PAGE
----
Freedom and Passover 6 months after the Tree of Life massacre | TribLIVE.com
Allegheny

Freedom and Passover 6 months after the Tree of Life massacre

1041947_web1_ptr-passover03-041919
Tribune-Review
Bishop Carl E. Jones, who leads Greater Parkview Church, breaks matzah during a Passover Seder on Wednesday, March 25, 2015, at Emanu-El Israel.
1041947_web1_ptr-passover02-041919
Tribune-Review
A Seder plate is on display during a Passover Seder on Wednesday, March 25, 2015, at Emanu-El Israel.
1041947_web1_ptr-passover01-041919
Tribune-Review
A traditional Passover Seder plate is adorned with the traditional foods of Passover during a model Seder at Community Day School in Squirrel Hill on Wednesday, March 20, 2013.

A threat to the freedom that Jews celebrate during Passover is still fresh in the mind of the Pittsburgh community.

Passover starts at sundown Friday and ends at sundown Saturday, April 27, the six-month anniversary of the massacre at Squirrel Hill’s Tree of Life synagogue.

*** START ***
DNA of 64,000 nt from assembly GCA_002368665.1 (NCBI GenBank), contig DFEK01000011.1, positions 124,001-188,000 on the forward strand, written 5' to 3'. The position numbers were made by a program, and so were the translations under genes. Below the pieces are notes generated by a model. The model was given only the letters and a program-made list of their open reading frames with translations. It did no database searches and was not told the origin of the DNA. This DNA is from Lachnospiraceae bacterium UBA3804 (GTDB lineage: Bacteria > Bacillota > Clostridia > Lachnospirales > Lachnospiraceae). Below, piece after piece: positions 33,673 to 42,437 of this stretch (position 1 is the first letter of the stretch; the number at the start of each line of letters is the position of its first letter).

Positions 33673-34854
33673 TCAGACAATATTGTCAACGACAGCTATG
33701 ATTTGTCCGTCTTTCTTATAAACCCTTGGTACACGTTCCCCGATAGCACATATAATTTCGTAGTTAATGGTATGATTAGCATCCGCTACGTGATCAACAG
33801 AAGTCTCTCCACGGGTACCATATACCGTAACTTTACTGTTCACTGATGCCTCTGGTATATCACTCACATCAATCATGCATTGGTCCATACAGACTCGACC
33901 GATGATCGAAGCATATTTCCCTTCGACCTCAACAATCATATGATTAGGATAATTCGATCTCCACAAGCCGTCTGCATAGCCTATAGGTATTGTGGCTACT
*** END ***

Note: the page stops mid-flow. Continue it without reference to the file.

“The first Passover without 11 members of our community, who should be here celebrating with us, is difficult,” said Joshua Sayles, director of community relations for the Jewish Federation of Greater Pittsburgh. “For a significant portion of our community it will take years to heal, and things will never be the same.”

The Passover Seder — a traditional dinner that takes place during the holiday — includes the retelling of the enslavement of Jews in Egypt and ends with their being freed. The holiday is a chance for Jews to remember their roots and focus on people around the world who are oppressed.